Toronto Star

Tagovailoa goes from sitting to Tide saviour

Whatever the future holds for lefty-throwing Hawaiian QB, he’s part of football lore now


Sometimes, it pays to wait and watch, biding your time until you can show the world just what you can do.

For Tua Tagovailoa, his chance came on college football’s biggest stage, when Alabama coach Nick Saban decided at halftime to replace quarterbac­k Jalen Hurts with his freshman from Hawaii, a guy who had been offered a scholarshi­p only after Jake Fromm flipped his commitment to Georgia.

It was a wild ride from there, with Tagovailoa completing one of the best game-winning passes in college football since Doug Flutie in 1984 as the Crimson Tide beat Georgia 2623 in overtime. But the glory of that 41-yard touchdown pass to Devonta Smith came after an ugly moment in which he took a 16-yard sack. “Tua probably couldn’t have thrown that pass if I could have gotten a hold of him after the sack,” Saban said afterward, “but I couldn’t get out there fast enough.”

The legend of Tagovailoa was years in the making, of course, and has roots in Polynesia, with a nod to Marcus Mariota, the Heisman Trophy winner three years ago. “To the Polynesian community, I hope and pray that this is only the beginning,” Mariota said as he accepted the award that night in 2014. “Young Poly athletes everywhere, you should take this as motivation, and dream big and strive for greatness.”

Tagovailoa had played only sparingly as a freshman, but Saban turned to him with the Tide down 13-0 at halftime and he threw two touchdown passes, along with an intercepti­on. He completed 14-of-26 passes for166 yards and left everyone wondering why Saban hadn’t turned to him before.

“We’ve had this in our mind that if we were struggling offensivel­y, that we would give Tua an opportunit­y, even in the last game,” Saban said. “No disrespect to Jalen, but the real thought was, you know, they came into the game thinking we were going to run the ball and be able to run quarterbac­k runs, which we made a couple of explosive plays on. But with the absence of a passing game and being able to make explosive plays and being able to convert on third down, I didn’t feel we could run the ball well enough, and I thought Tua would give us a better chance and a spark, which he certainly did.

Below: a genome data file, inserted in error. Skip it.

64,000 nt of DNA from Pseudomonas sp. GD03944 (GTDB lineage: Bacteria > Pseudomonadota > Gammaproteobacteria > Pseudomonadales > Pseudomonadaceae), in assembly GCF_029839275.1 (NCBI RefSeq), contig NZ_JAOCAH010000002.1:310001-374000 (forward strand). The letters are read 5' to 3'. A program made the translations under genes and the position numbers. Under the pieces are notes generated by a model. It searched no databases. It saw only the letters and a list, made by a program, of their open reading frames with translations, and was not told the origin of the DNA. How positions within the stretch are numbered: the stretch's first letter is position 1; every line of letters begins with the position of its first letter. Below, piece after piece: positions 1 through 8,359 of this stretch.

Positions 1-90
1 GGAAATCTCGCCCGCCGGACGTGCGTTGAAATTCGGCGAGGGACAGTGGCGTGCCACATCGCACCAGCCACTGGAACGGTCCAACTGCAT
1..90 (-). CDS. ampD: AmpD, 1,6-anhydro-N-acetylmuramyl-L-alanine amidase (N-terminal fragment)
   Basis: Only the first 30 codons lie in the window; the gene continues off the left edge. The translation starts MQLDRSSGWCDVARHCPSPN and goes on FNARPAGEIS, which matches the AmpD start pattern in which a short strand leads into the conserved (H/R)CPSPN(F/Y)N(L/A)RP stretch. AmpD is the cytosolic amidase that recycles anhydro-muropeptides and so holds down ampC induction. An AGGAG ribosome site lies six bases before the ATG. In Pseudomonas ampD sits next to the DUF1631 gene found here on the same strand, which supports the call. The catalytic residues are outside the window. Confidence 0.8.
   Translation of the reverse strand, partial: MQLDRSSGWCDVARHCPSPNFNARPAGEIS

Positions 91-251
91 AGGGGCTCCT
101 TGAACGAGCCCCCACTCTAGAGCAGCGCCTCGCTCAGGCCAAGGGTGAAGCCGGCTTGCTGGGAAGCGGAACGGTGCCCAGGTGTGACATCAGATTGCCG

“I couldn’t be prouder of him taking advantage of the opportunit­y. We have total confidence in him. We played him a lot in a lot of games this year, and he did very well.”

But those opportunit­ies came mostly in garbage time of blowout wins, even though Tagovailoa carried a reputation as the next great Hawaiian. His roots, though, go deeper than Mariota, whose Tennessee Titans will play the New England Patriots in the NFL playoffs Saturday.

Tagovailoa’s parents, Diane and Galu, told Sports Illustrate­d two years ago that Tuanigaman­uolepola, the oldest of their four kids, slept as a child with a football in his arms. He was regularly scolded at his grandparen­ts’ home for playing catch during prayers and, of course, he broke screens as he worked on his arm strength and accuracy, but managed not to break windows, thanks to his receivers.

His paternal grandfathe­r, Seu, is the one who predicted football stardom and went over every game with his grandson. Seu died of pneumonia in 2014, but his vision lived on.

“This is big for our family,” Galu told SI. “My dad’s dream was to see this. He saw Tua’s talent and prayed for it.”

As a highly recruited senior, Tagovailoa seemed more likely to end up at USC, but found a comfort zone in Tuscaloosa.

“You can’t really lose yourself if you’re a kid from Hawaii going to Alabama,” Tua said (via SEC Country). “Things down here in Hawaii are similar to Alabama. We go to church every Sunday. People are treated like family there just like here. There are many similariti­es there and you want to be somewhere that feels like home and that’s what Alabama feels like.”

During the season, the lefty quarterbac­k found himself playing in mop-up duty, with mixed results. Against Tennessee, for instance, he threw an intercepti­on that was returned for the Volunteers’ only score. “You probably don’t know Tua very well,” Saban said in October, “but he says thank you and apologizes for everything and he was apologizin­g for that.”

He went on to complete five of his next seven passes for 106 yards and a touchdown.

“He felt bad. Any player would,” Saban said. “We stuck with him so he could see that we had confidence in him.”

Where does Tagovailoa go from here? Hurts just finished his sophomore season, giving Saban a savoury quarterbac­k controvers­y. After the game, Saban wasn’t ready to commit to either. Florida Atlantic coach Lane Kiffin, Alabama’s former offensive co-ordinator, told The Dan Patrick Showthat he has “no doubt” Tagovailoa would have transferre­d if he had not played Monday night because he wouldn’t risk sitting for another year behind Hurts.

Now, for both Tagovailoa and Alabama, the future is complicate­d. It’s a nice problem to have.

 ?? JAMIE SQUIRE/GETTY IMAGES ?? Alabama Crimson Tide quarterbac­k Tua Tagovailoa celebrates beating the Georgia Bulldogs 26-23 in overtime to win the College Football Playoff national championsh­ip at Mercedes-Benz Stadium in Atlanta on Monday.
JAMIE SQUIRE/GETTY IMAGES Alabama Crimson Tide quarterbac­k Tua Tagovailoa celebrates beating the Georgia Bulldogs 26-23 in overtime to win the College Football Playoff national championsh­ip at Mercedes-Benz Stadium in Atlanta on Monday.

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